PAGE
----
23 September 2012 by Published in: Blogging 11 comments

Seven years ago today, September 23, 2005, I made the first post on this blog. 1,263 posts later, I’m still here. And I have no intention of going anywhere. We’ve talked about a lot of different things here, and we’ve debated a lot of issues. I’ve enjoyed every minute of that.

Thank you to each and every one of you who takes the time to visit this blog and to indulge my rantings. Although I have never met many of you in person, I’ve come to view many of you as friends. I value the relationships that I have developed with people here, and I greatly look forward to continuing those relationships as we move forward.

Scridb filter

Comments

  1. Sun 23rd Sep 2012 at 6:47 pm

    Congratulations … you’ve always been true to yourself, and that makes your blog most worthwhile.

  2. Sun 23rd Sep 2012 at 6:54 pm

    Congrats, Eric. Seven years is quite an accomplishment.

  3. Scott Mingus
    Sun 23rd Sep 2012 at 6:58 pm

    Congratulations Eric on 7 years. I have enjoyed reading your take on things.

  4. Sun 23rd Sep 2012 at 7:00 pm

    Congrats- your great research and your blunt and honest commentary make your blog a must read. Good luck on 7 more years

  5. Sun 23rd Sep 2012 at 7:11 pm

    Thank you, guys. Coming from folks I respect, such as Scott, Brooks, Kevin, and Richard, those kind words mean a lot to me.

  6. Jim Lamason
    Sun 23rd Sep 2012 at 7:14 pm

    Congrats Eric!!!!

  7. Chris Evans
    Sun 23rd Sep 2012 at 11:12 pm

    Congrats! One of my favorite blogs on the war.

    Been a loyal follower for over five years.
    Keep up the great work!

    Chris

  8. Dennis Wolenski
    Mon 24th Sep 2012 at 11:09 am

    The thanks should go to you Eric for providing this forum! I’m looking forward to many more years here.

    Regards,
    Dennis

  9. John Foskett
    Wed 26th Sep 2012 at 2:09 pm

    Congratulations and keep it coming.

  10. Tue 09th Oct 2012 at 11:01 am

    Your site inspired me to create my Civil War Bummer….foraging food for thought blog page. As your time permits please visit and share your opinion. Thank you in advance.
    The origin of this term, applied to Maj. Gen. William T. Sherman’s foragers during the March To The Sea and the Carolinas Campaign, is obscure but was common army parlance by 1864. Possibly deriving from the German Bummler, meaning “idler” or “wastrel,” the name was embraced by many soldiers, who believed it struck terror in the hearts of Southern people. The soldiers of the Army of Georgia were authorized to live off the land, since it was Sherman’s intent to “make Georgia howl” and to lay just as heavy a hand on South Carolina, which many Federals considered a “hellhole of secession.” On the road from Atlanta to the sea and then north, Sherman’s columns left their supply bases far behind, and their wagons could not carry provisions sufficient for all. Nevertheless, the Union commander sought to regulate and limit foraging, keeping it within accepted rules of warfare. Each brigade leader was to organize a foraging detail under “discreet officers.” The details were empowered to gather rations and forage of any sort and quantity useful to their commands and could appropriate animals and conveyances without limit. Soldiers, however, were not to trespass on any private dwelling, were to avoid abusive or threatening language, and, when possible, were to leave each family “a reasonable portion [of provisions] for their maintenance.” In regions where the army moved unmolested, no destruction of property was permitted. But where bushwhackers or guerrillas impeded the march, corps commanders were enjoined to “enforce a devastation more or less relentless, according to the measure of hostility.” Many who marched through Georgia and the Carolinas disregarded these prohibitions. Too often, foraging parties became bands of marauders answering to no authority. One conscientious bummer wrote to his sister about the depredations inflicted on South Carolina:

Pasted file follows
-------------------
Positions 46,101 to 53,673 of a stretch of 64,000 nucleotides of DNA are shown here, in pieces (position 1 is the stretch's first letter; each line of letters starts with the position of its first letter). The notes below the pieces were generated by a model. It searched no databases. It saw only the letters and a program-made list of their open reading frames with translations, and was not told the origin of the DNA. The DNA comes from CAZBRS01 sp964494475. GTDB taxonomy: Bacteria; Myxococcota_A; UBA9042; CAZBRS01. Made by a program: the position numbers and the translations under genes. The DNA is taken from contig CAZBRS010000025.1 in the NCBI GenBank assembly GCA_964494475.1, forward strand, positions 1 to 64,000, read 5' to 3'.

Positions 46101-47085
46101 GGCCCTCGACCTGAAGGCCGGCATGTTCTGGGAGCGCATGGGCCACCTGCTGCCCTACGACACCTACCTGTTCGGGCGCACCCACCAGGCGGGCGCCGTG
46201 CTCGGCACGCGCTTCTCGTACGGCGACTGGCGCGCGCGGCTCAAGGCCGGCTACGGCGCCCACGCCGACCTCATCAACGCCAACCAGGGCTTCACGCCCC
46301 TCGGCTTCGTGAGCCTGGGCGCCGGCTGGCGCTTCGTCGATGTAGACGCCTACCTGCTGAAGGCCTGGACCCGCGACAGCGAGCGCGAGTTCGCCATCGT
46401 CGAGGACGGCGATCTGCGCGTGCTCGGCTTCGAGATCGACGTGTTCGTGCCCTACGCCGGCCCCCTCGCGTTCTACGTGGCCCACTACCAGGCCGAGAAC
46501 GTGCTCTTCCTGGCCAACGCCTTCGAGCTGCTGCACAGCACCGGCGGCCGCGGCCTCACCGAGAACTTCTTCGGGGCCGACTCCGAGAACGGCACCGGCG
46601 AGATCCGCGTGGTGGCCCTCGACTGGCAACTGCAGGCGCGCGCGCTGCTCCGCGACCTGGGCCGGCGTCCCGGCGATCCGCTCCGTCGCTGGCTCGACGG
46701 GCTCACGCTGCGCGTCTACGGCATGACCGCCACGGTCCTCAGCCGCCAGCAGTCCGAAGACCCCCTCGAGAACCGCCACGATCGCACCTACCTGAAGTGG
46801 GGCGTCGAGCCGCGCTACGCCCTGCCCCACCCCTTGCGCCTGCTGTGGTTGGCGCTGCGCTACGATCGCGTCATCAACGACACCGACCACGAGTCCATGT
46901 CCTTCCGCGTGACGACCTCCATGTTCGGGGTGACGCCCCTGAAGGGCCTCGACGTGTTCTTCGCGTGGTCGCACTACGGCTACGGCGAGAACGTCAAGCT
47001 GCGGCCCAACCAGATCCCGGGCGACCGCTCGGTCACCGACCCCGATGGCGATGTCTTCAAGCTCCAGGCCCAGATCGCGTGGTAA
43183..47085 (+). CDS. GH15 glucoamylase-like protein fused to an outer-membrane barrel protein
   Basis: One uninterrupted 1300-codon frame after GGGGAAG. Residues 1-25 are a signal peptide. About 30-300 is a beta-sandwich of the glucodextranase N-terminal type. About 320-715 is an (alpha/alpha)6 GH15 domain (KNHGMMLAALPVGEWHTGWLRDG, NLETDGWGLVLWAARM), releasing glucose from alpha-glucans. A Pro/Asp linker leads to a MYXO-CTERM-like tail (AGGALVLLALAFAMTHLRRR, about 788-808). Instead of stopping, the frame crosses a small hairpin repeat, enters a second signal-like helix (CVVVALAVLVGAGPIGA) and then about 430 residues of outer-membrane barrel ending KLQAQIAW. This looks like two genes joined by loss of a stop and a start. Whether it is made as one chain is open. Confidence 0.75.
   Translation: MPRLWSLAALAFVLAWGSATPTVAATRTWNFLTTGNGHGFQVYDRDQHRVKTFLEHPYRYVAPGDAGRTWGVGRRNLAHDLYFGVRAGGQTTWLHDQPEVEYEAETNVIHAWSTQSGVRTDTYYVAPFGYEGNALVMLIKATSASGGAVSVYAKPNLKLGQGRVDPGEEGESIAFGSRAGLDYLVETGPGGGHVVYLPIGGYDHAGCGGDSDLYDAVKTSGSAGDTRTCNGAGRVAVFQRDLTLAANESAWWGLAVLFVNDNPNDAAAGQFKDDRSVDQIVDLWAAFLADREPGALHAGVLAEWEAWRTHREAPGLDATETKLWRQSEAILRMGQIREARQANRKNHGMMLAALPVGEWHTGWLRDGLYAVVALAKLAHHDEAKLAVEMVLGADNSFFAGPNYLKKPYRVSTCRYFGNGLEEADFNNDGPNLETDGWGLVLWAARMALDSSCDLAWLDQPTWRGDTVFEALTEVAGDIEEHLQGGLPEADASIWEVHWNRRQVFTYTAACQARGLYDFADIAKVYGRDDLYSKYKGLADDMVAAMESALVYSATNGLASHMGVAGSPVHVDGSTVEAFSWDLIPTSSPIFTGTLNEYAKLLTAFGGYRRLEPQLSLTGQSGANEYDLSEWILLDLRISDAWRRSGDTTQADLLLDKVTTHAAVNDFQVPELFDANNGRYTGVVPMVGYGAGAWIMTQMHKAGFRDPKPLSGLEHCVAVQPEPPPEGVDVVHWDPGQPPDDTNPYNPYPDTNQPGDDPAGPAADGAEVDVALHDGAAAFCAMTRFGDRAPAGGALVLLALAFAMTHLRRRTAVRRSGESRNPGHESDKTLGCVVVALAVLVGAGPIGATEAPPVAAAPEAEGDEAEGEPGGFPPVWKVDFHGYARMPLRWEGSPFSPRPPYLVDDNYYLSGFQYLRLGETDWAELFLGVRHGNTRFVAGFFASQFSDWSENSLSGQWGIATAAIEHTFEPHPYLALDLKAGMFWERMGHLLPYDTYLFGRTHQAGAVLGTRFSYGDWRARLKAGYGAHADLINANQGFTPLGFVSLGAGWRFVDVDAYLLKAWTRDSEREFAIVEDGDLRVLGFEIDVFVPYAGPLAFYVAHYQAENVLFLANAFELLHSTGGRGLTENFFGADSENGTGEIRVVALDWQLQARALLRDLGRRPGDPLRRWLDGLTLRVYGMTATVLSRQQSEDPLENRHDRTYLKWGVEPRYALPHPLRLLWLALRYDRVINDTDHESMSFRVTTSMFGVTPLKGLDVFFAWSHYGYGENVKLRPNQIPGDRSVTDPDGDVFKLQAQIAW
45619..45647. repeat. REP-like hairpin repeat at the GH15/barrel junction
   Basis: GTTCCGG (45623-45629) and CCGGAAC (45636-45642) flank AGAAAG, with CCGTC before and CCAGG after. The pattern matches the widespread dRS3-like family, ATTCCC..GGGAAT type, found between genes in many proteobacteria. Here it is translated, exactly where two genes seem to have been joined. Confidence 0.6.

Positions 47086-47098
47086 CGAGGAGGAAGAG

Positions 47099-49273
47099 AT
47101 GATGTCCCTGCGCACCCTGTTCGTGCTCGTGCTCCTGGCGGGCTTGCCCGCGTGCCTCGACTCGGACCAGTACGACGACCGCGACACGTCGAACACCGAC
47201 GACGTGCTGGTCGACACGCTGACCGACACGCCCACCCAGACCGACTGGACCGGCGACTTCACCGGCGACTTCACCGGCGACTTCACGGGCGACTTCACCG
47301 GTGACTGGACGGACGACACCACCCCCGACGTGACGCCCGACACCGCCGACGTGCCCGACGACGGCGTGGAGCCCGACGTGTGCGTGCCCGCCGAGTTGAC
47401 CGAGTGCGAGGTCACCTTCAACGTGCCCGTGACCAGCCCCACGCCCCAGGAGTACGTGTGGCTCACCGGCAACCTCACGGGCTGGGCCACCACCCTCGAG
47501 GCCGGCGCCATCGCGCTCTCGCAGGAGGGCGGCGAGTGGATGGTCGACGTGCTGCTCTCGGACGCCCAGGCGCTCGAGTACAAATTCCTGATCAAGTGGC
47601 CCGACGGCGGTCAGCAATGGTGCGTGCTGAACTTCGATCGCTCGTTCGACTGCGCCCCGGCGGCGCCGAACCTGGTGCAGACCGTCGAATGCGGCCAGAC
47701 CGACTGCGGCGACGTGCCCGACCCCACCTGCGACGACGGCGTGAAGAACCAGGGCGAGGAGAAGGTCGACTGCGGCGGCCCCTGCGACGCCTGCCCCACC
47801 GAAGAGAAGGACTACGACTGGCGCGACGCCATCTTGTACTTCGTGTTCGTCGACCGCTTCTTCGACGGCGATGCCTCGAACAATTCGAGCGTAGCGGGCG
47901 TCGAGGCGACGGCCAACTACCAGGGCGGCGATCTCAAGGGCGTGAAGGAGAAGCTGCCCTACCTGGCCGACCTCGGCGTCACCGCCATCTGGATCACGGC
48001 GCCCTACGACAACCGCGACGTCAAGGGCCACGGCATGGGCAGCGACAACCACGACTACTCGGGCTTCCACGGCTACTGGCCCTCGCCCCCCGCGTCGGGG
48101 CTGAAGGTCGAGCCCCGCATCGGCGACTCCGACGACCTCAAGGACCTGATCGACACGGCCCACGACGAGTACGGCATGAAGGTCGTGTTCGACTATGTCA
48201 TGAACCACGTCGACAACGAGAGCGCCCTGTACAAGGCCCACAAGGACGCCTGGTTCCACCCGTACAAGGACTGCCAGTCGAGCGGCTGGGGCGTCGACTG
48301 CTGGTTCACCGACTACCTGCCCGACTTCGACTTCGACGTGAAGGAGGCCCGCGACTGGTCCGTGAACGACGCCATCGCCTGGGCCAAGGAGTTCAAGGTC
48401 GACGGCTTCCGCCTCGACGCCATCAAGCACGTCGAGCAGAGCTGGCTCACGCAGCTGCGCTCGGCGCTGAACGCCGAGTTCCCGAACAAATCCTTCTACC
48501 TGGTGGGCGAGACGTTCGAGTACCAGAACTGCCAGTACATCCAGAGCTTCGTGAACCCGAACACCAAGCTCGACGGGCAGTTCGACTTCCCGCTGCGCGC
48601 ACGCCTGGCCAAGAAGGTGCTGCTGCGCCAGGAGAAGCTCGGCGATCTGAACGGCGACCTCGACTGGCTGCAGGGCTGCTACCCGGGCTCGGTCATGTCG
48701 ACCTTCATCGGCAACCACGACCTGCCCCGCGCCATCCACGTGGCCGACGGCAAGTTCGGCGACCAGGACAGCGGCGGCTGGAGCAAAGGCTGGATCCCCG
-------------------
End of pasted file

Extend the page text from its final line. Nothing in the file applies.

How would you like it, do you think, Ab, to have troops passing your house constantly … ransacking and plundering and carrying off everything that could be of any use to them? There is considerable excitement in foraging, but it is [a] disagreeable business in some respects to go into people’s houses and take their provisions and have the women begging and entreating you to leave a little when you are necessitated to take all. But I feel some degree of consolation in the knowledge I have that I never went beyond my duty to pillage.

    Source: Historical Times Encyclopedia of the Civil War

  11. Tue 13th Nov 2012 at 2:16 am

    Dear General,

    Terrific site. Lots of obscure anecdotes and insights in the endlessly fascination Civil War.

    Keep up the great site.

    Best,
    Tim Woods
    author: Grant Me Timely Grace, CW historical fiction

Add comment

*

Copyright © Eric Wittenberg 2011, All Rights Reserved
Powered by WordPress